LGBT advocates expect that sooner or later, the question of whether U.S. civil rights law applies to gay, lesbian, bisexual and transgender people will reach the U.S. Supreme Court, which has the power to overturn a patchwork of nondiscrimination laws (or lack thereof) in 50 states, just like it did when it legalized same-sex marriage across the nation in 2015.
To get a better sense of the changing legal landscape on LGBT rights, we called up James Esseks, director of the ACLU's Lesbian Gay Bisexual Transgender & HIV Project and an advocate for LGBT protections. Our conversation has been lightly edited for length and clarity.
THE FIX: Does this decision mean LGBT people can get married on a Saturday and no longer fired on a Monday — a disparity in federal law that LGBT advocates often highlight?
ESSEKS: Yes. In our view, it's long been true that lesbian, gay, bisexual and transgender people are protected under the federal civil rights law. Discrimination against LGBT people is, by its very definition, sex discrimination. What's happening now in the courts is an emerging recognition that that's right.
Help me break down a key argument from Tuesday's ruling, which decided Kimberly Hively was improperly passed over for a teaching job in Indiana because she's a lesbian. Chief Judge Diane Wood wrote: "Hively represents the ultimate case of failure to conform to the female stereotype … she is not heterosexual. Hively’s claim is no different from the claims brought by women who were rejected for jobs in traditionally male workplaces, such as fire departments, construction, and policing."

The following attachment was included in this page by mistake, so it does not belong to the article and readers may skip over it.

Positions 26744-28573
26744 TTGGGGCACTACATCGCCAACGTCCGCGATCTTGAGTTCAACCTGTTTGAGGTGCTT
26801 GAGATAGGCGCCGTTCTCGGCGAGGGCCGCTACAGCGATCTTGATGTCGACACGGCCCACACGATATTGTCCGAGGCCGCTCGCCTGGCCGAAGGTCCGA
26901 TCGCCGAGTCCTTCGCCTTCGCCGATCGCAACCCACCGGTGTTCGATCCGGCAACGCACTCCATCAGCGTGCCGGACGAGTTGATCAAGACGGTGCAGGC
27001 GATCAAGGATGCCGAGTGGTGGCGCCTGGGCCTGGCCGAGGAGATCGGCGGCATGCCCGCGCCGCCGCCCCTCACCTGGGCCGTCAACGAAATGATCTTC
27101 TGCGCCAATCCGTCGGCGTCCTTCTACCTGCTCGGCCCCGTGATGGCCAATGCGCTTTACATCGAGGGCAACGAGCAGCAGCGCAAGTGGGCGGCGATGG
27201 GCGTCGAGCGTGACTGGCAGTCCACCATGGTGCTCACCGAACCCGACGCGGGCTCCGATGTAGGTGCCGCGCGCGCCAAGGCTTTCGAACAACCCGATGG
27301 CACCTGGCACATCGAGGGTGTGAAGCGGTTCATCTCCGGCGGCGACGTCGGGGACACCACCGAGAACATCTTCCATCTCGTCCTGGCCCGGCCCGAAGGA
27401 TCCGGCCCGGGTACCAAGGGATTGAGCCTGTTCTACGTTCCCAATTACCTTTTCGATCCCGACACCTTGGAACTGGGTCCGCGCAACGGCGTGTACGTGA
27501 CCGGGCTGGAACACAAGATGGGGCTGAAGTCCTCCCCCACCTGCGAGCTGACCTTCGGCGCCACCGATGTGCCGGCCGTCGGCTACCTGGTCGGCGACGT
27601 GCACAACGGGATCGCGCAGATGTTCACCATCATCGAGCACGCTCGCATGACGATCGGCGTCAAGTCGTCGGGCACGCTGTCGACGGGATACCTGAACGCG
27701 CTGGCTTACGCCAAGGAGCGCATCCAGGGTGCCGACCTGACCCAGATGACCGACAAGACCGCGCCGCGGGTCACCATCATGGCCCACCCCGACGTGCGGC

She's saying: When an employer decides that it doesn't want a lesbian on its workforce, it is taking her sex into account, because you can't understand what a lesbian is unless you understand that it's a woman who forms intimate relationships with a woman. If she were a man who formed intimate relationships with a woman, this employer wouldn't have any problem with her. And so the only difference is the sex of the employee. That, says the 7th Circuit Court — we think correctly — is sex discrimination. That's what the civil rights laws were designed to eradicate.
But the 7th Circuit decision is not the law of the land?
The 7th Circuit creates laws for three states: Indiana, Illinois and Wisconsin. If you say, "Hey, my employer discriminated against me because I'm a lesbian," in Indiana, Illinois and Wisconsin there's no question that's [illegal in those states]. The only question in the court will be: "Did they fire you because you're a lesbian, or did they fire you for some other reason?"
But this decision has persuasive authority elsewhere. More people who have suffered employment discrimination in other parts of the country can use this decision as precedent: "If I can prove they did it because I'm gay, that's sex discrimination, and it violates federal law. And yes, I have to prove it's discrimination, but I don't have to fight about whether I'm covered under the law."
But other federal courts have ruled that sex discrimination laws don't apply to LGBT people.
We're not at the end of the development of this law. But this is a big moment. The 11th Circuit, which sits in Atlanta, just had a panel decision by three judges that went against. But I believe there is going to be a request that the full court there take up this question, just like the 7th Circuit did. There's a similar situation in New York.
We're in a moment where a series of very important, influential courts either have taken a look at this question or are poised to. I think we're at the beginning of a sea change on this issue in the federal courts.
There's a trend line here, and it's going toward greater protections for LGBT people on civil rights.